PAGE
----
The Gates

Anyone who has moved from Europe to New York knows that one of the most dazzling

things about this city, quite literally, is the winter sun. We Europeans are

used to drab, gray winters, where the few hours of purported sunlight are invariably

overcast and usually drizzly as well. In New York, you wear sunglasses in the

freezing cold, something Europeans only normally do when they go skiing.

It’s only natural, then, that Christo and Jeanne-Claude, both Europeans in

New York, would want to create for New York an artwork which captures the sunlight.

The way they did that was by taking their trademark fabric and making it free-flowing,

rather than wrapped around or on top of something. If a Gate is in the sun and

you look at it from a northerly angle, the sun sets it alight; if you look at

a whole pathway of Gates from the north, it is transformed into a river of fire

and light.

Jake Dobkin has taken some of my favourite photos

of the Gates; here you can see in one photo just part of the range of colours

and textures that the Gates form in concert with the New York winter sun.

The Gates isn’t just about colours and textures, however. It’s an aural piece,

too: every time the wind blows through a Gate, the fabric rustles and snaps,

and you’re reminded afresh of how these totems, so magnificent to look at, are

also a very impressive physical accomplishment. The numbers are so big as to

be meaningless, so I shan’t bother you with the familiar litany; I’ll restrict

myself just to mentioning that there are over 7,500 of these things, any one

of which on its own would be a Central Park landmark in its own right.

Most of all, the Gates are not something to be gazed at, or listened to: they’re

something to be walked through. This is ambulatory art: anybody buying one of

the special Gates packages at the various hotels overlooking Central Park is

likely to be disappointed. Staring at the things through binoculars is no substitution

from reaching up and touching them yourself; what’s more, as one look at any

of the aerial photographs will show, this particular work of art is no more

suited to being seen from above than is a Picasso.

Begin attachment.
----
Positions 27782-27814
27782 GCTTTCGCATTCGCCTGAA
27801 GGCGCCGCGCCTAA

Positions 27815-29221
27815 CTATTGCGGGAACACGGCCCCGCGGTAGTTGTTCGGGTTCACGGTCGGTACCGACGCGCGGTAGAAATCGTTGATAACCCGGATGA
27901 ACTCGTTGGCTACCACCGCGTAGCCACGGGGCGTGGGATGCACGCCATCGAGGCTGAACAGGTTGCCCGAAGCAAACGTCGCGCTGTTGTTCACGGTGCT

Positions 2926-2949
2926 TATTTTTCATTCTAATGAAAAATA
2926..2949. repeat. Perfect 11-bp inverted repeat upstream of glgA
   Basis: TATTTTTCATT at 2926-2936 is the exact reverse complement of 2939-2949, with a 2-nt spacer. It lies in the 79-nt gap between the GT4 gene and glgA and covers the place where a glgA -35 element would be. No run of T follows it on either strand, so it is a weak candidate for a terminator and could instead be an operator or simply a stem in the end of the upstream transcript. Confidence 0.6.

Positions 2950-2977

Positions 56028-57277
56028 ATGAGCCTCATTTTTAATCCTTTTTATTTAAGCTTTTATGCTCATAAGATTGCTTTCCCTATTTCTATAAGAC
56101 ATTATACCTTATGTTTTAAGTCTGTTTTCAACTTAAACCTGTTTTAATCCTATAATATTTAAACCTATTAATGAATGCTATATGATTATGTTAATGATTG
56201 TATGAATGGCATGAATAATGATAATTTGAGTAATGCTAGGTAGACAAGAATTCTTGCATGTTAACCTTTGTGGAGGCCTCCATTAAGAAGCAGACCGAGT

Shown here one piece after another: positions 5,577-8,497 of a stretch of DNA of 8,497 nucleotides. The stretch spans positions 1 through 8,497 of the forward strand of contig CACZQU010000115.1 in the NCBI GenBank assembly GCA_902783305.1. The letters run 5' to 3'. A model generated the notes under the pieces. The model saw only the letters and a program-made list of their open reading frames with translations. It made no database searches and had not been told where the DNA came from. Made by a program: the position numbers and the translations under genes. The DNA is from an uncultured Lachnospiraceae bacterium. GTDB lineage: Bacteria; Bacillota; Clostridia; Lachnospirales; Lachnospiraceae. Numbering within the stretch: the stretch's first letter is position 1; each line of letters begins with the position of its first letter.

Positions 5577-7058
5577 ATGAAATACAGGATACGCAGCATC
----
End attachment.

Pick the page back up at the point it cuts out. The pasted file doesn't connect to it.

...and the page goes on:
Christo has been saying that the Gates aren’t something to be talked about,

and that if you want your questions answered, you should just walk the 23 miles

of Gated pathways. In fact, although that would be an interesting exercise,

it would also be unnecessarily constraining. The Gates are great to walk under,

to be sure. But they’re also great to view from a distance, to walk away from,

to see out of the corner of your eye from a part of the park which has relatively

few of them – the Ramble, perhaps.

In fact, one of the most surprising parts of my visit to Central Park today

was when I wound up walking through the zoo, and briefly found myself in one

of the few parts of the park where no Gates were visible at all. Suddenly I

felt very sad: the Gates had really brightened me up, and their unexpected disappearance,

even if it was temporary, hit me quite hard. I have a feeling that when the

Gates come down forever in a couple of weeks’ time, New Yorkers will mourn their


Christo, of course, knows all about temporary art projects – he specialises

in them. Ane he also specialises in their politics. I have a feeling that one

of the reasons why he is encouraging the public to walk along the Gated pathways

is not because that’s the "best" way to view the art, but because

he knows that one of the ex ante criticisms of the Gates – that

the crowds would damage the park – might turn out to be justified. Even

after only 24 hours, the grass to the side of many of the pathways has been

turned into large patches of mud, as people walk off the paths to get the perfect

camera angle, or just to walk around the slow-moving crowds. The park is heaving

with people, which is great for Christo, and makes for a very festive atmosphere,

but which might not be so good for the turf.

In fact, the general mood in Central Park these days is like nothing so much